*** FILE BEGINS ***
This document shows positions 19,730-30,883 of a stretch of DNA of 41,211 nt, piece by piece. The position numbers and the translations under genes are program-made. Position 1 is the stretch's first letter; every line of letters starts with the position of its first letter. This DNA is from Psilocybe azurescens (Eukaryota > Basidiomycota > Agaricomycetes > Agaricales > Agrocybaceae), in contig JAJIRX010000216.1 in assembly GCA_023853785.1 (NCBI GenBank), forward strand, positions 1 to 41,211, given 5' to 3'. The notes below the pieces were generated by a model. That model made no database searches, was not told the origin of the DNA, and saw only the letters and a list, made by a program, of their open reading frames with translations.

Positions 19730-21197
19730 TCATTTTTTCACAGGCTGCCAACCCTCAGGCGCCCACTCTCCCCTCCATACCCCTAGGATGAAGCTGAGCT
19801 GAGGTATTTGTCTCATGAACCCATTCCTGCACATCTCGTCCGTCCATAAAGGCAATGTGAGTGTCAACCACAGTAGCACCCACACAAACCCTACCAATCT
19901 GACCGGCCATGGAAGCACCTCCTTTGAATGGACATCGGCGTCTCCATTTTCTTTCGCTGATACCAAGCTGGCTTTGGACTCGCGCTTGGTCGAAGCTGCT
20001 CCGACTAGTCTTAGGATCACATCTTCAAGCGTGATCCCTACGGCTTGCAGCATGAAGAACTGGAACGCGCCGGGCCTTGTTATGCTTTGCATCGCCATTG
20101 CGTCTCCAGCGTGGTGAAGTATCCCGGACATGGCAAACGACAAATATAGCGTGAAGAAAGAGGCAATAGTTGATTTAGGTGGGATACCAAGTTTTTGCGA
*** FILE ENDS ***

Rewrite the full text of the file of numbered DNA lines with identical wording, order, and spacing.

This document shows positions 19,730-30,883 of a stretch of DNA of 41,211 nt, piece by piece. The position numbers and the translations under genes are program-made. Position 1 is the stretch's first letter; every line of letters starts with the position of its first letter. This DNA is from Psilocybe azurescens (Eukaryota > Basidiomycota > Agaricomycetes > Agaricales > Agrocybaceae), in contig JAJIRX010000216.1 in assembly GCA_023853785.1 (NCBI GenBank), forward strand, positions 1 to 41,211, given 5' to 3'. The notes below the pieces were generated by a model. That model made no database searches, was not told the origin of the DNA, and saw only the letters and a list, made by a program, of their open reading frames with translations.

Positions 19730-21197
19730 TCATTTTTTCACAGGCTGCCAACCCTCAGGCGCCCACTCTCCCCTCCATACCCCTAGGATGAAGCTGAGCT
19801 GAGGTATTTGTCTCATGAACCCATTCCTGCACATCTCGTCCGTCCATAAAGGCAATGTGAGTGTCAACCACAGTAGCACCCACACAAACCCTACCAATCT
19901 GACCGGCCATGGAAGCACCTCCTTTGAATGGACATCGGCGTCTCCATTTTCTTTCGCTGATACCAAGCTGGCTTTGGACTCGCGCTTGGTCGAAGCTGCT
20001 CCGACTAGTCTTAGGATCACATCTTCAAGCGTGATCCCTACGGCTTGCAGCATGAAGAACTGGAACGCGCCGGGCCTTGTTATGCTTTGCATCGCCATTG
20101 CGTCTCCAGCGTGGTGAAGTATCCCGGACATGGCAAACGACAAATATAGCGTGAAGAAAGAGGCAATAGTTGATTTAGGTGGGATACCAAGTTTTTGCGA